7. Many people spend their days at their desks, in front of computers. Any tips for keeping your body healthy and feeling good when you’re at a desk all day?
First off, a good ergonomic setup is essential. Anyone who works at a desk all day should get an assessment done. Also I never sit at my desk for more than 45-50 minutes at a time. I get up for 5-10 minutes every hour to stretch, clear my eyes, get some water, or step outside for fresh air. I also work out almost every day and I vary what I do from heavy cardio to yoga to strength training so that I don’t feel like a slug after having been glued to a chair for 8 hours.
8. Who else is in involved in your business? Who is your team and who do you rely on?
I use an offshore company for some basic data entry in Quickbooks. I scan pdf files of client statements with sensitive information redacted and they enter transactions for me. I actually rely pretty heavily on my wife as well. She’s an excellent marketing professional and really helped me improve my presence on the web (see below for more details).
9. Give us the inside scoop: What are your top financial tips for small businesses?
Doing the following things is really important for any small business owner:
- Accounting is a discipline like anything else. The more frequently you do it and the more correctly you do it, the better the information you’re going to get out of it. Letting things slip for weeks and months at a time is a recipe for disaster because it’s always harder to catch up than to do it right continuously.
- Consult a business attorney to determine how to best structure your business and how to draw from it (i.e., pay yourself). Too many people wing it in this regard and it can create both tax and liability issues down the road.
- Don’t try to take on too much yourself. It’s fine when you start out to want to do everything from marketing to IT to accounting to product development to customer relationships. In fact it’s good to learn how these things work. If you’re having a decent level of success however, over time you need to hire other people to do the things that aren’t core to your business. Either by hiring an outside firm to manage your accounting or your network or whatever, or if you’re really growing, by hiring employees. People who start businesses tend to be their own biggest obstacle to growth because they can’t let go of doing everything.
- The regulatory environment is extremely complex. Hire a CPA and/or business attorney to help you with sales/use/property taxes, hiring employees, state and local business licenses, corporate filings, etc. You can only operate under the radar for so long before one of these things will come up and bite you if you ignore it too long.
If you get the above right, you will have a good foundation for growth and a personal sense of well-being because you’ll know you’re well-organized and following business best practices.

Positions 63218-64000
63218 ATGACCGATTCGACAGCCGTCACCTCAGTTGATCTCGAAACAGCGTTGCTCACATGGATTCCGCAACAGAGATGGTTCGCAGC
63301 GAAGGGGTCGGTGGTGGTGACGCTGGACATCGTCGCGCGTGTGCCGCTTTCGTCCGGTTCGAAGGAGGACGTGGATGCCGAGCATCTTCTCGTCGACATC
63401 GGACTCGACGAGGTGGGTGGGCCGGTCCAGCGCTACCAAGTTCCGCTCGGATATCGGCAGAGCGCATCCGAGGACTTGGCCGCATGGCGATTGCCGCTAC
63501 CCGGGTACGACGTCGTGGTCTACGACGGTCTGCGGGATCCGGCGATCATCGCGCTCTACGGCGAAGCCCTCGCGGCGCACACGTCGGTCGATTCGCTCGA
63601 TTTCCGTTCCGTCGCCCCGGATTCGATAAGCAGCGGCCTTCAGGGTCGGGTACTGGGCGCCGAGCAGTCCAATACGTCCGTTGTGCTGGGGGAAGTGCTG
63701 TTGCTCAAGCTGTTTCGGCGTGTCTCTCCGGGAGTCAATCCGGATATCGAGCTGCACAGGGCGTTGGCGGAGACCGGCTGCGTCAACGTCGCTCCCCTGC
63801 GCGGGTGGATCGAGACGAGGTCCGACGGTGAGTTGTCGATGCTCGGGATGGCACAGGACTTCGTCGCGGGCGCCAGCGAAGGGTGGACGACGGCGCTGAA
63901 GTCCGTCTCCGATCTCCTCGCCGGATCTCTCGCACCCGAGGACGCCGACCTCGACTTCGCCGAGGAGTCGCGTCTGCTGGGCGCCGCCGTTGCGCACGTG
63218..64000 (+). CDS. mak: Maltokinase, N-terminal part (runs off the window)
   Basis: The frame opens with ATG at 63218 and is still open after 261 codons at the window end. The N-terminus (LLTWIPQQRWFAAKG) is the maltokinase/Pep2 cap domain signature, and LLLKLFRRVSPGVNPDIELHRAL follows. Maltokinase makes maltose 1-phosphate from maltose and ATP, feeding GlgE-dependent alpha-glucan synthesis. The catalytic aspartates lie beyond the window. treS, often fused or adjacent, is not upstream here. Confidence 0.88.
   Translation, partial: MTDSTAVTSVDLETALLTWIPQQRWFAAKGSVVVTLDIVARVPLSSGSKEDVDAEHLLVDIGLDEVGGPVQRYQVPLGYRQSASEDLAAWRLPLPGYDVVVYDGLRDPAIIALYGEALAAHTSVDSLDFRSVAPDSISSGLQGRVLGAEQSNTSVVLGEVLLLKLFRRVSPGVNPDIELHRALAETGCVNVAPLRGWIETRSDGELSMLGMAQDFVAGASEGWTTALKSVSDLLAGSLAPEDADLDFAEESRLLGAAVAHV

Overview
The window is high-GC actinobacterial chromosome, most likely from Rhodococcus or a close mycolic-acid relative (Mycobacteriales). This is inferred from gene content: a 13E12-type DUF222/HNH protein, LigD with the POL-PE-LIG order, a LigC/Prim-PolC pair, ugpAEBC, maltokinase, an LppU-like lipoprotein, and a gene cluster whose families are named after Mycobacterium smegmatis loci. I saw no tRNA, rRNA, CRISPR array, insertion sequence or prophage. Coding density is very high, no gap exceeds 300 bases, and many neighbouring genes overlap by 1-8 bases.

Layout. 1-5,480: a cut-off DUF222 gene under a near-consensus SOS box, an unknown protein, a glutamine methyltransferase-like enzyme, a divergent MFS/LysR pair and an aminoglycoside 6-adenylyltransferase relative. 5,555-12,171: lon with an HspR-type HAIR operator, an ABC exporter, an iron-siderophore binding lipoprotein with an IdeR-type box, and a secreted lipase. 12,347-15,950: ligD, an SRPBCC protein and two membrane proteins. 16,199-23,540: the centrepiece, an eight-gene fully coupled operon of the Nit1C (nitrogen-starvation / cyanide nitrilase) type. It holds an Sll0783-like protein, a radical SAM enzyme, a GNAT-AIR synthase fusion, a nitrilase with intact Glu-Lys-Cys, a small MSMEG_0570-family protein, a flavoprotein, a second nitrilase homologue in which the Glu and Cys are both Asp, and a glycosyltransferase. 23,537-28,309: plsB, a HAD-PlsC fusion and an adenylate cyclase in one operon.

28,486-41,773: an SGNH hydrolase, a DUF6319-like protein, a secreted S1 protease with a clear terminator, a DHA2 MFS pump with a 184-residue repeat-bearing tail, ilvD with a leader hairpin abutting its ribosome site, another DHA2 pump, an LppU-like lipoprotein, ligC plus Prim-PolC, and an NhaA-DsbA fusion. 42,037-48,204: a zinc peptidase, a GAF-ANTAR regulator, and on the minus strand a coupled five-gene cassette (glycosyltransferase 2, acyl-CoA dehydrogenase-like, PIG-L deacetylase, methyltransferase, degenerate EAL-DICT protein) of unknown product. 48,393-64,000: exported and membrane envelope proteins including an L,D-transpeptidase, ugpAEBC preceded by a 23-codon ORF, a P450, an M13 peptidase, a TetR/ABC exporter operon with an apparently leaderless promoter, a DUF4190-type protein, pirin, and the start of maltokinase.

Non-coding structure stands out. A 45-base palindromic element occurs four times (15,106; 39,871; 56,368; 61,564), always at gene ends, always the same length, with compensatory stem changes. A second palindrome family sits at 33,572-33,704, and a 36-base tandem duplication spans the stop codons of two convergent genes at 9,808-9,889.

10. How do you use social media and online marketing in your business?
I have a website, I use LinkedIn, etc., but that’s not really enough. My website has been thought through relative to keywords that people use when searching for my services so that I appear as early as possible in organic search results. I manage Google AdWords advertising campaigns. I also maintain a Google Business page because that really helps with organic search results. I solicit reviews whenever I can, both on Google and Yelp. I advertise with Yelp because, for better or worse, that’s a service that people really give a lot of credibility to when they’re searching for a local business. I’ve tried blogging, Twitter, and having a Facebook business page but I haven’t found them to be as valuable as the other channels for the kind of work that I do.
11. What’s your best advice for up and coming businesses?
I already touched on it but it’s worth repeating –- get out of your own way. Focus on what you do that makes your business unique and successful and let qualified professionals handle the rest. Yes, it will cost more money to hire someone to manage your network or keep your books. But in the end it’s an investment in your business –- you’re good at whatever it is that you do, so focus on that and your business will grow.
12. What do you think is most important in life —- and business?
I spend my time thinking about and acting on what I can do to make change, and if I can’t make a change then I don’t expend too much mental energy worrying.
An equally important thing is to take vacations. People from other parts of the world have figured this out and they’re so much happier and healthier for it. A long weekend or even a week simply isn’t enough to recharge. At the beginning of every year plan to go somewhere for at least two weeks and while you’re gone leave your work behind. Be present and focus on the new place you’re in and the people around you –- family, friends, whatever.